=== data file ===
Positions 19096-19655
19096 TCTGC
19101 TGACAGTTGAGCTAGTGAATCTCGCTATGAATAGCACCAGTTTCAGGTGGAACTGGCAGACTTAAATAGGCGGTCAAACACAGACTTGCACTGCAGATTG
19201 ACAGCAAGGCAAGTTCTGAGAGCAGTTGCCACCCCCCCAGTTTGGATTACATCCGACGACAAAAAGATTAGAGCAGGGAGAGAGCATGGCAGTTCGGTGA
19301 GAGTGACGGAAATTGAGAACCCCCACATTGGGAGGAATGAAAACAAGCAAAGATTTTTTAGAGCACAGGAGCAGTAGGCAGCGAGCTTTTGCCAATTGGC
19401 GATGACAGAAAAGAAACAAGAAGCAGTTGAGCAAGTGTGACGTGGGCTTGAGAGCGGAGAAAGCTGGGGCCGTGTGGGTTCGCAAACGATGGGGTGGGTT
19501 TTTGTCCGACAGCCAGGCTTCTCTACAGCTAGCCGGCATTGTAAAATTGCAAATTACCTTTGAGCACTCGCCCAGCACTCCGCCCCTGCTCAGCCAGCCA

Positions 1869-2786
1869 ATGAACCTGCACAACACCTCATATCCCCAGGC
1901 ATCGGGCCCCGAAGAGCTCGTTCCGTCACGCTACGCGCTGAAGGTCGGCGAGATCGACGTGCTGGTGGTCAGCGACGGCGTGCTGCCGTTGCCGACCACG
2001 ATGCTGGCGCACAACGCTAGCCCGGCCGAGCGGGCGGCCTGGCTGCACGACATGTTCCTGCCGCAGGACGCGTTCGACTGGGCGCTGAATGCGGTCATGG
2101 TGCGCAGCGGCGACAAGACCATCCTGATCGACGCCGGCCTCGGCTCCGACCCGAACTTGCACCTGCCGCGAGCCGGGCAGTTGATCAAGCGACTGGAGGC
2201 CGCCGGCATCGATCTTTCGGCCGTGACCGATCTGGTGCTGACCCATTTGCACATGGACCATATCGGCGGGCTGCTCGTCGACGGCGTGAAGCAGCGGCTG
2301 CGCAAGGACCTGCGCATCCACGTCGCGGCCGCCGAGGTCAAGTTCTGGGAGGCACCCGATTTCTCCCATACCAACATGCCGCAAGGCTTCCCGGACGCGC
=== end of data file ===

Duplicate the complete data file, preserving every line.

Positions 19096-19655
19096 TCTGC
19101 TGACAGTTGAGCTAGTGAATCTCGCTATGAATAGCACCAGTTTCAGGTGGAACTGGCAGACTTAAATAGGCGGTCAAACACAGACTTGCACTGCAGATTG
19201 ACAGCAAGGCAAGTTCTGAGAGCAGTTGCCACCCCCCCAGTTTGGATTACATCCGACGACAAAAAGATTAGAGCAGGGAGAGAGCATGGCAGTTCGGTGA
19301 GAGTGACGGAAATTGAGAACCCCCACATTGGGAGGAATGAAAACAAGCAAAGATTTTTTAGAGCACAGGAGCAGTAGGCAGCGAGCTTTTGCCAATTGGC
19401 GATGACAGAAAAGAAACAAGAAGCAGTTGAGCAAGTGTGACGTGGGCTTGAGAGCGGAGAAAGCTGGGGCCGTGTGGGTTCGCAAACGATGGGGTGGGTT
19501 TTTGTCCGACAGCCAGGCTTCTCTACAGCTAGCCGGCATTGTAAAATTGCAAATTACCTTTGAGCACTCGCCCAGCACTCCGCCCCTGCTCAGCCAGCCA

Positions 1869-2786
1869 ATGAACCTGCACAACACCTCATATCCCCAGGC
1901 ATCGGGCCCCGAAGAGCTCGTTCCGTCACGCTACGCGCTGAAGGTCGGCGAGATCGACGTGCTGGTGGTCAGCGACGGCGTGCTGCCGTTGCCGACCACG
2001 ATGCTGGCGCACAACGCTAGCCCGGCCGAGCGGGCGGCCTGGCTGCACGACATGTTCCTGCCGCAGGACGCGTTCGACTGGGCGCTGAATGCGGTCATGG
2101 TGCGCAGCGGCGACAAGACCATCCTGATCGACGCCGGCCTCGGCTCCGACCCGAACTTGCACCTGCCGCGAGCCGGGCAGTTGATCAAGCGACTGGAGGC
2201 CGCCGGCATCGATCTTTCGGCCGTGACCGATCTGGTGCTGACCCATTTGCACATGGACCATATCGGCGGGCTGCTCGTCGACGGCGTGAAGCAGCGGCTG
2301 CGCAAGGACCTGCGCATCCACGTCGCGGCCGCCGAGGTCAAGTTCTGGGAGGCACCCGATTTCTCCCATACCAACATGCCGCAAGGCTTCCCGGACGCGC